Credit: UNICEF / Willocq
All countries committed in 2015 to achieve Sustainable Development Goal 4 and ‘ensure inclusive and equitable quality education’ by 2030. However, inclusive education arguably meant different things to different people at the time.
The right to inclusive education had been established in the landmark Article 24 of the 2006 United Nations Convention on the Rights of Persons with Disabilities,which shaped perceptions of inclusive education as associated with a single group. But it was the UN Committee on the Rights of Persons with Disabilities itself, in its General Comment No. 4 on Article 24 in2016, that offered a new interpretation, arguing that inclusion should not be associated with only one group.Rather, the mindset and mechanisms that generate discrimination and rejection in education participation and experience are the same for all those who are excluded, whether due to disability or to gender, age,location, poverty, ethnicity, language, religion, migration,displacement, sexual orientation, gender identity and expression, incarceration, beliefs or attitudes. Every society needs to own up to the mechanisms within it that exclude people – which is also the premise on which this report is based.
Inclusion in education is a process consisting of actions that embrace diversity, build a sense of belonging and are rooted in the belief that every person has value and potential and should be respected, regardless of their background, ability or identity. Education systems need to be responsive to all learners’ needs and to consider learner diversity not as a problem but as a resource.Inclusive education is the foundation of an education system of good quality that enables every child, youth and adult to learn and fulfil their potential. Inclusion cannot be achieved if it is seen as an inconvenience or if people harbour the belief that learners’ levels of ability are fixed. Inclusion in education ensures that differences of opinion are freely expressed and different voices are heard so as to help achieve cohesion and build inclusive societies.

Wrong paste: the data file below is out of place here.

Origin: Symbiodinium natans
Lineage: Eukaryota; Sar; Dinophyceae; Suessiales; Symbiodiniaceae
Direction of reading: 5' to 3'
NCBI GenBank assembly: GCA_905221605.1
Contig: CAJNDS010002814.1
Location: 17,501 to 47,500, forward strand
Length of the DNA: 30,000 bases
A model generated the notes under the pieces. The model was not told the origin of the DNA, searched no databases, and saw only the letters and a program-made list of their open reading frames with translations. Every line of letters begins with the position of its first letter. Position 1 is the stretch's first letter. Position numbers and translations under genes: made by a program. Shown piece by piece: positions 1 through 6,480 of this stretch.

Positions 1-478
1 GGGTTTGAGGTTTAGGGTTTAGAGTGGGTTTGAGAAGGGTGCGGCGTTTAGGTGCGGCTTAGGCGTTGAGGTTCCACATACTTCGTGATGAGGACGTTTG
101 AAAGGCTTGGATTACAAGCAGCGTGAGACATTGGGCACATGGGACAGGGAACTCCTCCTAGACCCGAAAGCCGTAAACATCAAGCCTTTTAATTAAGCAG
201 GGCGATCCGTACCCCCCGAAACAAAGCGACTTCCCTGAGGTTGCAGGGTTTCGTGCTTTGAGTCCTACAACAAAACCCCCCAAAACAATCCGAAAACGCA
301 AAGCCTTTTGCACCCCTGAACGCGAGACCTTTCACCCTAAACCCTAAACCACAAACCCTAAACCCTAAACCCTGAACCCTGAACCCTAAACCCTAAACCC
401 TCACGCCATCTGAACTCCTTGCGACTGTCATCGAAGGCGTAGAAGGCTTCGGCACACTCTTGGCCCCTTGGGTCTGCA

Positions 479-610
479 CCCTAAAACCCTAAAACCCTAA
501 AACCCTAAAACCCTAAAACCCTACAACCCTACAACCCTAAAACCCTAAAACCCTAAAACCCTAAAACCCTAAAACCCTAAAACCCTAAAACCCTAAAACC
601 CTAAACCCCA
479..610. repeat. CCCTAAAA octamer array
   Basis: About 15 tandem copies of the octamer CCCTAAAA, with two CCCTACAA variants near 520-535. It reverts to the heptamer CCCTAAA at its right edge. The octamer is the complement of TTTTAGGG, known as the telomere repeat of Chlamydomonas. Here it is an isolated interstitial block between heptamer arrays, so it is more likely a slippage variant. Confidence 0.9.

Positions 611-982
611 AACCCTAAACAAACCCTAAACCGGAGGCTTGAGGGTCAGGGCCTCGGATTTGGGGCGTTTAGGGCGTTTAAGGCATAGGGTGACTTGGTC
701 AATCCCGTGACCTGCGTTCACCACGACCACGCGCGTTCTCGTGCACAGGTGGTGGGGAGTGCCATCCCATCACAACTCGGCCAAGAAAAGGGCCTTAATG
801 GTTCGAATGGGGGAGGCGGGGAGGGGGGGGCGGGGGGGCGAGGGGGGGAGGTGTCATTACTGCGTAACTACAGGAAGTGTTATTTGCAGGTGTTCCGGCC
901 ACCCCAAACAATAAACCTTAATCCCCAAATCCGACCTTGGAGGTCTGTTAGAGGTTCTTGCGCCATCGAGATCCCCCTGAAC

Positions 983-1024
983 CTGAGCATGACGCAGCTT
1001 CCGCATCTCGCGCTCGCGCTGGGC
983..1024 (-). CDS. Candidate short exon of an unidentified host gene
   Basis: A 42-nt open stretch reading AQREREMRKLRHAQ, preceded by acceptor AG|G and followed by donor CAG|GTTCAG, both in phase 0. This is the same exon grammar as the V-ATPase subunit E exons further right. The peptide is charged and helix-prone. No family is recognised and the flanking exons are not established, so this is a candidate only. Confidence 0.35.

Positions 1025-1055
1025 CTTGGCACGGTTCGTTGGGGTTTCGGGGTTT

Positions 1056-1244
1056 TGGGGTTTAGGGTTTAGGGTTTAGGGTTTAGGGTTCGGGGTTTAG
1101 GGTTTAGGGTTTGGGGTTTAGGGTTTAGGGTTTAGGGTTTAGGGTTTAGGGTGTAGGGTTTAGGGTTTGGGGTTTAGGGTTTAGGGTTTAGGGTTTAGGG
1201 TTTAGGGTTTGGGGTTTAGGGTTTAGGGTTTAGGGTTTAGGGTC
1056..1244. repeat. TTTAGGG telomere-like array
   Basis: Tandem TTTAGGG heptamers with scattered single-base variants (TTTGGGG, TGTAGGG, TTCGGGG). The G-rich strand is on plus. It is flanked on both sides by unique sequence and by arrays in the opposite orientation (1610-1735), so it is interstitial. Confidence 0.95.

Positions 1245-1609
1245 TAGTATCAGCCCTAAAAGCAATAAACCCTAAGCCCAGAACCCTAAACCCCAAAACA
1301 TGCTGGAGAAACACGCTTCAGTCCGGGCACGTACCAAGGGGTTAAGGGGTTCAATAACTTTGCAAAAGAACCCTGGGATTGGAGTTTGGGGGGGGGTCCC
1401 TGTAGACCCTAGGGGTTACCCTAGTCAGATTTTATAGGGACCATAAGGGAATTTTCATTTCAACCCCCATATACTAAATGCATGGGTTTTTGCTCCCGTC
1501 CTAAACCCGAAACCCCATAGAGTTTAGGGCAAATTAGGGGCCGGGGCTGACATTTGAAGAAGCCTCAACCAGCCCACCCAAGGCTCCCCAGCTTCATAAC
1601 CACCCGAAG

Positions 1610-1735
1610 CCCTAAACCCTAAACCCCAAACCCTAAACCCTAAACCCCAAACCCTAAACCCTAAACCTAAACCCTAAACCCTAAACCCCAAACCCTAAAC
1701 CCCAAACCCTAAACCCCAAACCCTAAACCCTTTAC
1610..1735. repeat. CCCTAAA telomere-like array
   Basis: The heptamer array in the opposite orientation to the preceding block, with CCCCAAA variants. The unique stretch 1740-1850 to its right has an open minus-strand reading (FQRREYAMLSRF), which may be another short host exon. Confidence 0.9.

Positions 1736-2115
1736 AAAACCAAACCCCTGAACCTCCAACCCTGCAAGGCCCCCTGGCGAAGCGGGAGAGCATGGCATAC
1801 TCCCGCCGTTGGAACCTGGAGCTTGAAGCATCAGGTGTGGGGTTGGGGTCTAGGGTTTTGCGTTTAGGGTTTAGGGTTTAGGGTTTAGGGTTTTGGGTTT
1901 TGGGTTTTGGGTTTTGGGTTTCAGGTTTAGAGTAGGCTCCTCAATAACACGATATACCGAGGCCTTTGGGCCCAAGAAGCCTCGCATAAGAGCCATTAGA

Societies in Latin America and the Caribbean have come a long way towards healing past injustices related to colonialism, exploitation, oppression and discrimination, but they remain riven with fault lines. Their legislative and policy frameworks have quickly embraced the broad-based concept of inclusion in education and they have led the world in innovative social policies. But in the region with the world’s most unequal income distribution, there is a lot of ground left to cover. Stigma and stereotypes alienate millions inside classrooms and make them less likely to progress through education.And, unfortunately, the gap between proclamations and actions is often too wide.
As Latin America and the Caribbean enters the final decade of action to achieve SDG 4 and fulfil the commitment to achieve ‘inclusive and equitable quality education’ and ‘lifelong learning opportunities for all’,the following 10 recommendations take into account the deep roots of barriers and the wide scope of issues related to inclusion, which threaten the region’s chances of achieving the 2030 targets. The task has only been made harder by COVID-19 and the resulting recession.School closures have led to distance education solutions,which, as forward-looking as they may be, nevertheless risk leaving the most disadvantaged learners further behind.